CH 1.11.3 Real number system. Factoring Polynomials. . Every real number corresponds to a distance on
the number line, starting at the center (zero). . Negative numbers represent distances to the left
of zero, and positive numbers are distances to
the right. . The arrows on the end indicate that it keeps
going forever in both directions. A number line can be used to draw the graph of a
set of numbers. Graph all real numbers at such as
@«Q<x$4
b) —2 < x C) xS4 Math 110 FS 2008 Lecture #1
CH 1.14.3 Rea! number system. Factoring Polynomials. A so: ‘rhm' ﬁoﬁg‘ém of ma 1%: mi: mmﬁm M{Wiiﬂﬁ two gooEm? 53:32:51 :1 at: «at: :3 .ngzmjpﬁo 1.3.; i5 sza'Elétté 2m iatermi, Epﬁﬁiilﬁ notaté‘igoa“; mam .igniixmil
mm rim] i3 magi to imﬁimﬁ an iizgromi on {ho mambo? ﬁrm; Po? ommp‘ﬁo? {319$ iHJEézf‘fEiE
inﬂmiing 3E3: nﬁmmmx moi]. "E 4322 3.: 1:11“; Wiiiéﬁﬂﬂ as; “‘23 The gmmﬁihow
so; ideEMn: Elam Ehré: Emon and 3 m ﬁﬁ‘? imam Elf" mi? ain’t?" m to ismlimim if? 5:33;: Maiwt :gqom 'ﬁmxzﬁwig ow? ﬁg; ifl 31%: axiom ﬂ'i’giﬁjfl?
Shim sovomﬁ Eygjféoaé iéﬁiﬁﬁ'ﬁjﬁ, Wilma :3 it: b. 1
M Iﬂ'ﬁﬂﬁﬁg Emmion; #5 mm mm {is dﬁmﬁm 3m maria as m 3:3? of 31% imm Wifﬁi’é. .1;  Eﬁmmi i3 Wﬁiﬁiﬁﬂ 5E§Em m 313. m5 mama
{w Mme .ﬂﬂiiﬁiﬂiﬂr era; WﬁiEﬁ’ﬂ Math 110 FS 2008 Lecture #1
CH 1.14.3 Real number system. Factoring Polynomials. Absolute Value The absolute value of a number is the distance from
the point that corresponds with the number to the
origin (zero) on the number line. That distance is
always given as a non—negative number. Formal definition. The distance d between two points a and b on the
number line is d z {a — bl. Find the distance between the points on the number line that correspond to numbers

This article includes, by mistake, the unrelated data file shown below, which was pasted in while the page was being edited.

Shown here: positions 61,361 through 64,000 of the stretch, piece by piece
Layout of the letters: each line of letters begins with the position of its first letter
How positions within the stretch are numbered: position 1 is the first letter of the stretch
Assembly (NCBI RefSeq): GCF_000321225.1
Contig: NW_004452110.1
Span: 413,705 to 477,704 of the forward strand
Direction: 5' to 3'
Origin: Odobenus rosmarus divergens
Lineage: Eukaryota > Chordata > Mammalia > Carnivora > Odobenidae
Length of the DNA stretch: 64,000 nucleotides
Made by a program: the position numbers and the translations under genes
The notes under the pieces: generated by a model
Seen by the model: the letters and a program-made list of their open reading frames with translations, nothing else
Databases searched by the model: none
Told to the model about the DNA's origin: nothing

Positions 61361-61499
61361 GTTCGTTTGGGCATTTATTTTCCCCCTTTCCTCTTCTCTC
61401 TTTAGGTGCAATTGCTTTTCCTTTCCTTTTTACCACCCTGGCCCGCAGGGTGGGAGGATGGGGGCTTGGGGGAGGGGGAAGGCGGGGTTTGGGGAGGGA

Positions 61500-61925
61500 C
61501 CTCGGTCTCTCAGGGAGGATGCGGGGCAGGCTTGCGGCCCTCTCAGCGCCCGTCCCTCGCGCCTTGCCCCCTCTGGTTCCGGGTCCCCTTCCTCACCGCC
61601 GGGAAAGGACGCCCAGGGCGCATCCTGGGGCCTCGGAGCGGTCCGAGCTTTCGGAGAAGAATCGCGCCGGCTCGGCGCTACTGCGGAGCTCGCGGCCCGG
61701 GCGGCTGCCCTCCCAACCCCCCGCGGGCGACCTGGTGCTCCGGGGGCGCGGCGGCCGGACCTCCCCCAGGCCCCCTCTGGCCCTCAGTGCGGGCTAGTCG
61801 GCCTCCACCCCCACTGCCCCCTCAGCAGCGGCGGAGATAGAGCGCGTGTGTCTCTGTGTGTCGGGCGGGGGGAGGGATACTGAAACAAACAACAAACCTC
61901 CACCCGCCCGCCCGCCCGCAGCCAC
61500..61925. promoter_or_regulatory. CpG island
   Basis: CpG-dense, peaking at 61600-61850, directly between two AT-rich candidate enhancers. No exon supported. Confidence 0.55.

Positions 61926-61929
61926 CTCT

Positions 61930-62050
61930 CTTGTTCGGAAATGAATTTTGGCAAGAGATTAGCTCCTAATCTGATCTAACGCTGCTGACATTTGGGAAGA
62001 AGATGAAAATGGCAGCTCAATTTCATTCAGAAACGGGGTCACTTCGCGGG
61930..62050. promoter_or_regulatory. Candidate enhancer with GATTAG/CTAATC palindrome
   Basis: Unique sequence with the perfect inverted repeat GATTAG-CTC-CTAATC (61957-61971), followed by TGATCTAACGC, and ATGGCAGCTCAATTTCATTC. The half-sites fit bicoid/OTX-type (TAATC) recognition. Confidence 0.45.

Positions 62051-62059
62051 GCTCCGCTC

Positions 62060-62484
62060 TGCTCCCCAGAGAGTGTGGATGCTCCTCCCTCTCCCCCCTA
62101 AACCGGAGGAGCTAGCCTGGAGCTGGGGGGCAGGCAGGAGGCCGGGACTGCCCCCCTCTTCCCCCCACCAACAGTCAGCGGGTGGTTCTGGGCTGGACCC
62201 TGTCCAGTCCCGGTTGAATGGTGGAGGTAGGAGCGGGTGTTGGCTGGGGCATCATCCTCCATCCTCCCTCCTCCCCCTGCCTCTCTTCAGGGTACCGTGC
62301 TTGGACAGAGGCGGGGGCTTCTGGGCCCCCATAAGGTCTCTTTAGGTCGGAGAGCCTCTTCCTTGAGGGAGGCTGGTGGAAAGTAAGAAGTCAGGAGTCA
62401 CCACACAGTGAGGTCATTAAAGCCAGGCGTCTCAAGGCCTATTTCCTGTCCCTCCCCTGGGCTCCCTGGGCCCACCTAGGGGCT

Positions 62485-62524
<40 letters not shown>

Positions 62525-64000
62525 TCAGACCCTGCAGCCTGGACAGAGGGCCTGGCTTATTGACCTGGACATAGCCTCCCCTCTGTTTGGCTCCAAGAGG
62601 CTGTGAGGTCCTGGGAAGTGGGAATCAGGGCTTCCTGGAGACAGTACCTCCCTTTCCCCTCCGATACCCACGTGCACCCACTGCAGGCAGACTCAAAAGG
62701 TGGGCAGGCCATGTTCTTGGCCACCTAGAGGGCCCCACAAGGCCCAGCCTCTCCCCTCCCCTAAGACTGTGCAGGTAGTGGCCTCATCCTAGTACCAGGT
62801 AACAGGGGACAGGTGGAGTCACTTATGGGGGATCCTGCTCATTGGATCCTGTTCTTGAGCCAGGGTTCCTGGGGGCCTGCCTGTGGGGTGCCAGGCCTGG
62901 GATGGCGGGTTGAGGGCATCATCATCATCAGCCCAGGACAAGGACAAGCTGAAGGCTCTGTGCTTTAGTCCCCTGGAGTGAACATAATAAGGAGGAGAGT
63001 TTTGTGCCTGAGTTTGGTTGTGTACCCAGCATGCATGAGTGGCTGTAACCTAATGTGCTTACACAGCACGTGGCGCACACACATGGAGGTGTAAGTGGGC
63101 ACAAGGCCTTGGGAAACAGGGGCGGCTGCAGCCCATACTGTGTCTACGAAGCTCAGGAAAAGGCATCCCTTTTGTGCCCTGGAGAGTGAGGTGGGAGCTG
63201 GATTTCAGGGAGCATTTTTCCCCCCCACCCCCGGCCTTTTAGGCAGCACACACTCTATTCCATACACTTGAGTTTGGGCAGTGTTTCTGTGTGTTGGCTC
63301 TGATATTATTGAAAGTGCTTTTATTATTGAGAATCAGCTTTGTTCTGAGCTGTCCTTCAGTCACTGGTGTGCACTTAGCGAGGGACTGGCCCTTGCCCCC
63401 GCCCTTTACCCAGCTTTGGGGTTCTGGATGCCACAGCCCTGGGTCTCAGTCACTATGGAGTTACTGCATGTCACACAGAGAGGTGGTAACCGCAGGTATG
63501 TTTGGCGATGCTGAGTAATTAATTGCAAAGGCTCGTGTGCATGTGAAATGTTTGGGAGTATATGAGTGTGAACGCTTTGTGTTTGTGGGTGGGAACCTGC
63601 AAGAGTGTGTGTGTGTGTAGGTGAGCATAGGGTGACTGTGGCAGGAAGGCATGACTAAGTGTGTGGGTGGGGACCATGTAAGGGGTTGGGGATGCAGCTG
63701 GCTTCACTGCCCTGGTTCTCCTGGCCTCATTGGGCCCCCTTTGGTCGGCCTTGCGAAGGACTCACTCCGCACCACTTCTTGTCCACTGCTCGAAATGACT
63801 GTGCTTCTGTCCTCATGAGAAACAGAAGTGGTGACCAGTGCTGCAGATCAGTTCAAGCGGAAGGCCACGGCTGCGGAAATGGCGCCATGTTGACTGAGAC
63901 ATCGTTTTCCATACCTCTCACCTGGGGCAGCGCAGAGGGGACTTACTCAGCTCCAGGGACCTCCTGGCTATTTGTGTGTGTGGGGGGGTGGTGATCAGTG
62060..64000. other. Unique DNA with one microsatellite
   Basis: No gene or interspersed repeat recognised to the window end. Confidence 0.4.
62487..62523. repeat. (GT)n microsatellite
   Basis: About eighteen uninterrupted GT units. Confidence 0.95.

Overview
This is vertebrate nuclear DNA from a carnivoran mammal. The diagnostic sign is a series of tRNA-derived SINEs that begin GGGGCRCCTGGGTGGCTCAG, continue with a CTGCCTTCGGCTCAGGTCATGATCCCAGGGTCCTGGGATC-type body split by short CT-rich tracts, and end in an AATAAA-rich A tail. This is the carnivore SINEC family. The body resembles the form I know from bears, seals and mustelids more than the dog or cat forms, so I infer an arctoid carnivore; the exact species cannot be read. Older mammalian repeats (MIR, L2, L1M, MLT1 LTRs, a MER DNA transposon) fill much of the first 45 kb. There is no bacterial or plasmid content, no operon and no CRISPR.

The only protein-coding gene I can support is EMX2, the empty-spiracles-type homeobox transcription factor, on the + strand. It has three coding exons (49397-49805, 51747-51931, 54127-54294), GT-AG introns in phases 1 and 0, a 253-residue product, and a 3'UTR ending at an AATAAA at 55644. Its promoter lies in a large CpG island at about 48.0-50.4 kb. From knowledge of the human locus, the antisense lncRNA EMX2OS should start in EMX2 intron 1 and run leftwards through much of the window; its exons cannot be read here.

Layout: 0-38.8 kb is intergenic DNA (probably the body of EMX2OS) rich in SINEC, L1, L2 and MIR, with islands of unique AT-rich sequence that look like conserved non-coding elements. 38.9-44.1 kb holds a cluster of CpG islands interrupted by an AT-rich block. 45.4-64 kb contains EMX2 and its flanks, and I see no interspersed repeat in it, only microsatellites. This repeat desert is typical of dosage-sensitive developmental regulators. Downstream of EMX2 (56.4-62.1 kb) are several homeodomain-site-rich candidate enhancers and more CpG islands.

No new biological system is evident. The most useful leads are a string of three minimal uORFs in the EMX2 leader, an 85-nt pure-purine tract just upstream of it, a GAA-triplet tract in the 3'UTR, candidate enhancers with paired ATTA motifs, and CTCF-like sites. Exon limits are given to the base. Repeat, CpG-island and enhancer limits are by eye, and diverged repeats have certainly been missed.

a) 10 and2 b)7and —3. 0) Graph the interval which corresponds with
{x:x]>4}; {lexlsél}; {x223lxl<4} Math 110 FS 2008 Lecture #1
CH 1.11.3 Real number system. Factoring Polynomials. Factoring Polynomials. I Deﬁnition of a Polynomial in x. A polynomial in x is an algebraic expression in the
form 11 11—1 11—2
anx + aﬂx + anhzx +    + (1195 + Clo, Where an, a a , a1, and do are real numbers, 11—19 11—27 an 72 0,
n is a nonnegative integer.
n is the degree of polynomial
an is the leading coefﬁcient, are is the constant term. Math 110 FS 2008 Lecture #1
CH 1.11.3 Rea! number system. Factoring Polynomials. 1" Factoring is the process of writing a polynomial as
the product of two or more polynomials. We will
do factoring with integer coeﬂicients.
Polynomials that cannot be factored using integer
coefﬁcients are called irreducible over the
integers, 0r prime. * Methods of Factoring. A. Factoring out the Greatest Common Factor.
Problem #1. Factor a) 25x5 ~15x3 b) 3x(x—2)—24(x—2) B. Factoring by grouping.
Problem #2. Factor x4 5x3 *3x+15
C. Factoring Trinomials ax2 + bx + (2. Problem #3. Factor a) x2+5x+6 b) 6x2+13x—5 lO Math 110 FS 2008
CH 1.11.3 Real nnmber system. Factoring Polynomials. Lecture #1 D. Factoring the Difference of Two Squares.
A2 “132 :(A+B)(A—B) Problem #4. Factor a)121x24y2 b) xZus E. Factoring Perfect Square Trinomials.
A2 +2AB+82 :(A+B)2
A2 —2AB+BZ =(A—B)2
Problem #5. Factor a) x210x+25 b) 2x3+12x+18 F. Factoring Sums and Differences of Two Cubes. A3+B3=(A+B)(A2—AB+BZ) A3 —B3 =(A—B)(A2 +AB+Bz) 11 ...
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This note was uploaded on 03/15/2009 for the course MATH 110 taught by Professor Wormer during the Spring '08 term at Michigan State University.
 Spring '08
 WORMER